Roger Waters: "A good deal of the creative impulse for The Wall derived from my disillusionment with rock shows in vast open-air football stadiums. In the days prior to Dark Side of The Moon the excitement of a Pink Floyd performance lay in a certain intimacy of connection between the audience and the band. It was magical. By the late Seventies that magic ant that opportunity had vanished, crushed, as I saw it,... there was a moment on stage at the Olympic Stadium in Montreal during the Animals tour when I was forced to confront all the negative aspects of these circumstances and of my connivance in them."
"Some crazed teenaged fan, screaming his devotion, began clawing his way up the storm netting that separated band from the human cattle pen in front of the stage, and the boil of my frustration finally burst. I spat in his face. Immediately afterwards I was shocked by my behaviour. I realised that what had once been utterly perverted by scale, corporate avarice and ego. All that remained was an arrangement that was essentially sado-masochistic. I had a very vivid image of an audience being bombed of bombs being lobbed from the stage and a sense that those people getting blown to bits would go absolutely wild with glee at being at the centre of all the action."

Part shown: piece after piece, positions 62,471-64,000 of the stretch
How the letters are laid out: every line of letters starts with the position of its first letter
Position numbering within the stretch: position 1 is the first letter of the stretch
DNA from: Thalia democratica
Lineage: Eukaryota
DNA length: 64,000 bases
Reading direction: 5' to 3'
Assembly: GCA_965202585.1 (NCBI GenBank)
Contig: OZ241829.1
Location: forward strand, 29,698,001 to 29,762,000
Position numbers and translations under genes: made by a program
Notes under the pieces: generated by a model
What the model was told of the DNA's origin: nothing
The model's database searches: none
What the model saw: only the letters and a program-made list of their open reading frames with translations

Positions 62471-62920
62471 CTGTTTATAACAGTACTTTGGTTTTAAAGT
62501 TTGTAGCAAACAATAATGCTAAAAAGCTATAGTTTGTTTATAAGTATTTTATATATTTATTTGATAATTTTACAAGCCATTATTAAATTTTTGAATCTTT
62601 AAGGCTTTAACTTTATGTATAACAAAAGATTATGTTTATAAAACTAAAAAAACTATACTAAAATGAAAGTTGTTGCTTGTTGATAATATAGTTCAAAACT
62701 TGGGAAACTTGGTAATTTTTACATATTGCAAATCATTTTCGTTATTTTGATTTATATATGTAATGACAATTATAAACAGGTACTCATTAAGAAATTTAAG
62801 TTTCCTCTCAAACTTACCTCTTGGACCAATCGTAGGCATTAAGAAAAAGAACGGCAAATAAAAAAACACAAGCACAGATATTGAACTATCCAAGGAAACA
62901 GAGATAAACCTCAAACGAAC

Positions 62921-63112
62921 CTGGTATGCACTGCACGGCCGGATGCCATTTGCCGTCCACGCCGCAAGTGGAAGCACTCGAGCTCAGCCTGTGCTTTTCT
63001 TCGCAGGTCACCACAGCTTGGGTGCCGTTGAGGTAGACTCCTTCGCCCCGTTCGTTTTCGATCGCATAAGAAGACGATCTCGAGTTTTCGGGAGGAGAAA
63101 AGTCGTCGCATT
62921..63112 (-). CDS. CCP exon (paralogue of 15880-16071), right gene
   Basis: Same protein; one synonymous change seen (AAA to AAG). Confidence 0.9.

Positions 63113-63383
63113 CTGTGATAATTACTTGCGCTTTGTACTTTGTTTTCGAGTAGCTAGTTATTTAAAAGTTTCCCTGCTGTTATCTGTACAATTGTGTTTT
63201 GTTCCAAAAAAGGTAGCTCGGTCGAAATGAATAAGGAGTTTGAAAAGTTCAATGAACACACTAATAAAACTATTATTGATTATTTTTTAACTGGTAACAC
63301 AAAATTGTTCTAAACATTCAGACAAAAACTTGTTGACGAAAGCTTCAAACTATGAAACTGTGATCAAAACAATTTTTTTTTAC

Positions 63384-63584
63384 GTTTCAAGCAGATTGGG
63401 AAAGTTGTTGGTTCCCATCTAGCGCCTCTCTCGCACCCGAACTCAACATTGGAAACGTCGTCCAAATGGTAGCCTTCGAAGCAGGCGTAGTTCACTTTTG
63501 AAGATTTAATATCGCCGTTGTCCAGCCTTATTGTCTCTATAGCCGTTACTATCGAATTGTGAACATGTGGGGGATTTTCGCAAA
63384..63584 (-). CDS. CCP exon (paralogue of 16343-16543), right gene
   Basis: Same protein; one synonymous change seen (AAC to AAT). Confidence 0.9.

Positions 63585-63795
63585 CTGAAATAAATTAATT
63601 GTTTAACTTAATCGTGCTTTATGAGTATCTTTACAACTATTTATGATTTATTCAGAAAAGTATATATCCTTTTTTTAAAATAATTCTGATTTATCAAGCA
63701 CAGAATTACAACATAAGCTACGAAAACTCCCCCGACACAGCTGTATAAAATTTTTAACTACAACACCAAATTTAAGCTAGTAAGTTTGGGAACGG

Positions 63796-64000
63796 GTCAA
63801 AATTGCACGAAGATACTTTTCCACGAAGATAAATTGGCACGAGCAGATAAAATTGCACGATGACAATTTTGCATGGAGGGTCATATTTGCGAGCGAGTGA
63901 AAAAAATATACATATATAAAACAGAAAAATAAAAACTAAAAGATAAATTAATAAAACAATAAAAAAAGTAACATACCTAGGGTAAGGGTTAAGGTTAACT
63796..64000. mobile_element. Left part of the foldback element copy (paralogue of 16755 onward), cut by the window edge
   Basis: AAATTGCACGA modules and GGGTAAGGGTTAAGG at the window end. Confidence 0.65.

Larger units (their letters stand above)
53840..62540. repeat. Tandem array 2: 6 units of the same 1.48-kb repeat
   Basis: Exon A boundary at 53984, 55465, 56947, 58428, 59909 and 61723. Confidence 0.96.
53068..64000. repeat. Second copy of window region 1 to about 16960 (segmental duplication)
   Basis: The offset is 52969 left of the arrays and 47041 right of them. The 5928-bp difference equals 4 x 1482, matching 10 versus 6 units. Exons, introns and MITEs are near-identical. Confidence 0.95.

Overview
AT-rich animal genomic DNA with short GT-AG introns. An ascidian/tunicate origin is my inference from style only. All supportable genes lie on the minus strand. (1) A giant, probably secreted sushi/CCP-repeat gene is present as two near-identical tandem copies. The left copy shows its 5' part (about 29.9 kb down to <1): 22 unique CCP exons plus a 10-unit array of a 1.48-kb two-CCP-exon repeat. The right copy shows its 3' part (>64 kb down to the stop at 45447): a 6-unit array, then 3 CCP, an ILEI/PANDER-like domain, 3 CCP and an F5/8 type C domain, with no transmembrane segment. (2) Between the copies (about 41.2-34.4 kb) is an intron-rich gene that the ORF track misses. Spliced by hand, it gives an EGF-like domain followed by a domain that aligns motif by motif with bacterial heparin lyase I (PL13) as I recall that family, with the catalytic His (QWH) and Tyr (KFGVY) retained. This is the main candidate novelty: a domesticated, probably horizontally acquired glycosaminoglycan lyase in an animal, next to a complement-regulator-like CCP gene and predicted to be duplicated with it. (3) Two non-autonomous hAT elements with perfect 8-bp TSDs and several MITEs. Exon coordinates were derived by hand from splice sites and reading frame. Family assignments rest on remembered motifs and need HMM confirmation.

David Gilmour: "The Wall was always conceived as a studio album, a film and a stage show. The dynamic between a live band and its audience was only one of the concept´s many themes. But what was so clever about Roger´s idea was that the show itself was a comment on that theme. The band saw the dramatic potential as soon as he presented it-though we didn´t anticipate how tricky it can be to keep time while a tower of bricks, each weighing about 20 pounds, is collapsing on to a protective rig two feet above our heads."
"The first I heard of it was at a band-meeting sometime after the Animals tour, called to discuss new projects. Roger brought along two pieces in demo form, os which one became The Wall. (The other, which I think became Roger´s "Pros ans Cons of Hitchhiking", seemed stronger musically but was a less interesting idea). Building a wall between ourselves and the audience was a striking metaphor for the intimacy we has lost as a stadium band. And though I believe we were still delivering to the majority of fans despite the noise and conditions- the loss of control over our environment definitely troubled me. It obviously got to Roger a lot more."